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romothesavior
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Re: My sad situation - advice needed

Postby romothesavior » Thu Oct 03, 2013 10:28 pm

danitt wrote:
Nova wrote:It doesn't seem like you want advice

Seriously. OP, why are you even here? You clearly know nothing about student loans, the paralegal market, or the job market for lawyers, and instead of listening to the people who you solicited for advice, you're being arrogant and stubborn.

TSLexi
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Re: My sad situation - advice needed

Postby TSLexi » Thu Oct 03, 2013 10:56 pm

romothesavior wrote:
danitt wrote:
Nova wrote:It doesn't seem like you want advice

Seriously. OP, why are you even here? You clearly know nothing about student loans, the paralegal market, or the job market for lawyers, and instead of listening to the people who you solicited for advice, you're being arrogant and stubborn.


Read the above post.

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dr123
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Re: My sad situation - advice needed

Postby dr123 » Thu Oct 03, 2013 11:13 pm

Why can you go to a CC but not like a CSU or something. I don't get it.

TSLexi
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Re: My sad situation - advice needed

Postby TSLexi » Thu Oct 03, 2013 11:15 pm

dr123 wrote:Why can you go to a CC but not like a CSU or something. I don't get it.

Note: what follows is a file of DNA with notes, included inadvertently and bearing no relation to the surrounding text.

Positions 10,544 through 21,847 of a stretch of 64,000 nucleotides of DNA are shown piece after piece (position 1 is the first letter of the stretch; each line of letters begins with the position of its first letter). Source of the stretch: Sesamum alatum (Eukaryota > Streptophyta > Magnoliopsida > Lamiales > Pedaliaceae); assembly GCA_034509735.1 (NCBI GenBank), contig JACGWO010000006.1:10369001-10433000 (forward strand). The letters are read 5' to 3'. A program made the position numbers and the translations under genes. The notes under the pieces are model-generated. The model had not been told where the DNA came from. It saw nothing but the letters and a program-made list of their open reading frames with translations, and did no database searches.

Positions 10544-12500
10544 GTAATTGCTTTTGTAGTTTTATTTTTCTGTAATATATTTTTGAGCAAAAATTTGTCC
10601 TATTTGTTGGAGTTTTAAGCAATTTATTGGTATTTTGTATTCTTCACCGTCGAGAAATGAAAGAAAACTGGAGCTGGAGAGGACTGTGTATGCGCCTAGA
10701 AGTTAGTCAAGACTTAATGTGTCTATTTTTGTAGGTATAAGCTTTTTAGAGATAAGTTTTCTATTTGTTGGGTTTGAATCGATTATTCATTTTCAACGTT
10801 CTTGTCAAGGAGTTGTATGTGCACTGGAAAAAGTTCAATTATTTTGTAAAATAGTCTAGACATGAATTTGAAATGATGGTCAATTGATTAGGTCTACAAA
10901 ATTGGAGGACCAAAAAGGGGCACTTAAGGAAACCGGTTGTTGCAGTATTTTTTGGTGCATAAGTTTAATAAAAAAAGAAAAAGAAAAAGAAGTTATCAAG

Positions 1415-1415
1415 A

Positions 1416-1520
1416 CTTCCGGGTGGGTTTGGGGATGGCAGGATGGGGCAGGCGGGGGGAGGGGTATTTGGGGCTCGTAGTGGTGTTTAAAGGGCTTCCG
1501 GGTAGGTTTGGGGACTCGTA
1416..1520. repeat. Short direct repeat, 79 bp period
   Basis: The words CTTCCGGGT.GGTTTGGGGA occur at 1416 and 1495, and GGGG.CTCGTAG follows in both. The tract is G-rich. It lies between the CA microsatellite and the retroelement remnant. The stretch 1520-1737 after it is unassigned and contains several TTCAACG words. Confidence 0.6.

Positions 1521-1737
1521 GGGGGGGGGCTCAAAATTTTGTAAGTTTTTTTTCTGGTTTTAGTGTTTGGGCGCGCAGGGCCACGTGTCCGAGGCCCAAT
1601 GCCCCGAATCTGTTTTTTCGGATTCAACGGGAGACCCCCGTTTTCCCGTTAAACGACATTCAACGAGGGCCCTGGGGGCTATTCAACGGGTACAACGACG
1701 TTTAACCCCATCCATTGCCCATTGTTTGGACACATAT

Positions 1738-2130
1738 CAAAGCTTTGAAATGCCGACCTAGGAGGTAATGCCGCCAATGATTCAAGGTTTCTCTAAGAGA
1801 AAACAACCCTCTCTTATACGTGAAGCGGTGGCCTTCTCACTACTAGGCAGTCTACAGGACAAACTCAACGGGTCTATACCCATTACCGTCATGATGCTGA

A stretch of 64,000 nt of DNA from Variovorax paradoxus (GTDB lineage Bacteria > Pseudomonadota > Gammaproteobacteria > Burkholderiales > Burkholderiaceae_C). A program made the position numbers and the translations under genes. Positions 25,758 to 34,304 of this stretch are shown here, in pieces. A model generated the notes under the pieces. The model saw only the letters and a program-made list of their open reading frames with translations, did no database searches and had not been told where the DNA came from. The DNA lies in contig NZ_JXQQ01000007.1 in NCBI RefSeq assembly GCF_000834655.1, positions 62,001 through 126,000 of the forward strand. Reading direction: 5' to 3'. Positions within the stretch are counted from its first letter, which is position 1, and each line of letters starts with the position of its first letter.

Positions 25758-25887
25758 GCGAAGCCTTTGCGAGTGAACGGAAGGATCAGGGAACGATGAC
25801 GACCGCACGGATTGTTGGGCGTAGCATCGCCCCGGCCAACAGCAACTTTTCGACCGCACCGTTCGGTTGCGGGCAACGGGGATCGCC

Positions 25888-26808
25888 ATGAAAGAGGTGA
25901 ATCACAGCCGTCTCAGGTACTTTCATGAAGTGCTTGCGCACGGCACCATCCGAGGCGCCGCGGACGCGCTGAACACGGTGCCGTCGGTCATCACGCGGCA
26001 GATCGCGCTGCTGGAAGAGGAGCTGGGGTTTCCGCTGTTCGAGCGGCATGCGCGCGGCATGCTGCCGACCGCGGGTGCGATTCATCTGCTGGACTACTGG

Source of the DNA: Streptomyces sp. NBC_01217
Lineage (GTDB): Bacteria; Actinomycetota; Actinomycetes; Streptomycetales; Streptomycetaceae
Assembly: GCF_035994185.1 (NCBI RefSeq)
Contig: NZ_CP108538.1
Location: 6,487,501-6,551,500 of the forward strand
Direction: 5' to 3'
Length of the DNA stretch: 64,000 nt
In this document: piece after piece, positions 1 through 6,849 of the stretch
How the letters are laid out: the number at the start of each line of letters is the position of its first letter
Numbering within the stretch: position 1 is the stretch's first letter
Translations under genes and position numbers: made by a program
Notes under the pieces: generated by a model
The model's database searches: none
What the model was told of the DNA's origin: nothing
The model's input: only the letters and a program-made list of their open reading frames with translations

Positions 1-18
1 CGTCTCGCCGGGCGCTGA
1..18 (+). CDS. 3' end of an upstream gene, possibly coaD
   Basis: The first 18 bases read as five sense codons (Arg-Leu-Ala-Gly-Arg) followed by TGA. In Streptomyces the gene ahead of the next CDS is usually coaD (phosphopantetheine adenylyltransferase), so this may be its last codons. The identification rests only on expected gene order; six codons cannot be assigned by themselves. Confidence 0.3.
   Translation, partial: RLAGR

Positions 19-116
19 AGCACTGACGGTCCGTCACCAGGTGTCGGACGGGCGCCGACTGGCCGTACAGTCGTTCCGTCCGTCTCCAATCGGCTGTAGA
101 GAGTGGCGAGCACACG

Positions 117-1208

Money.

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dr123
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Re: My sad situation - advice needed

Postby dr123 » Thu Oct 03, 2013 11:17 pm

TSLexi wrote:
dr123 wrote:Why can you go to a CC but not like a CSU or something. I don't get it.


Money.


You already have like 3 years of college done right? Is finishing a degree at a CSU really going be that much more than like a 2 yr degree at a CC?

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guano
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Re: My sad situation - advice needed

Postby guano » Thu Oct 03, 2013 11:25 pm

TSLexi wrote:Have you ever met an LSOP lawyer? They are all incredibly foolhardy. They took the dumbest route to becoming a lawyer, and they somehow succeeded after years of trying.
fixed

No way am I gonna choose the lawyer too dumb to get into a reputable school over the one with a perfect pedigree

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guano
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Re: My sad situation - advice needed

Postby guano » Thu Oct 03, 2013 11:28 pm

dr123 wrote:
TSLexi wrote:
dr123 wrote:Why can you go to a CC but not like a CSU or something. I don't get it.


Money.


You already have like 3 years of college done right? Is finishing a degree at a CSU really going be that much more than like a 2 yr degree at a CC?

I just want to point out that tuition rates in Leeds are probably lower than a community college

TSLexi
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Re: My sad situation - advice needed

Postby TSLexi » Thu Oct 03, 2013 11:28 pm

dr123 wrote:
TSLexi wrote:
dr123 wrote:Why can you go to a CC but not like a CSU or something. I don't get it.


Money.


You already have like 3 years of college done right? Is finishing a degree at a CSU really going be that much more than like a 2 yr degree at a CC?


The problem is the courses aren't transferable, as the UK system is very different. If I had the degree, I'd have no problem.

Also, I had loads of CC credit from way back when, so all I need to do to get the AA is do the certificate courses.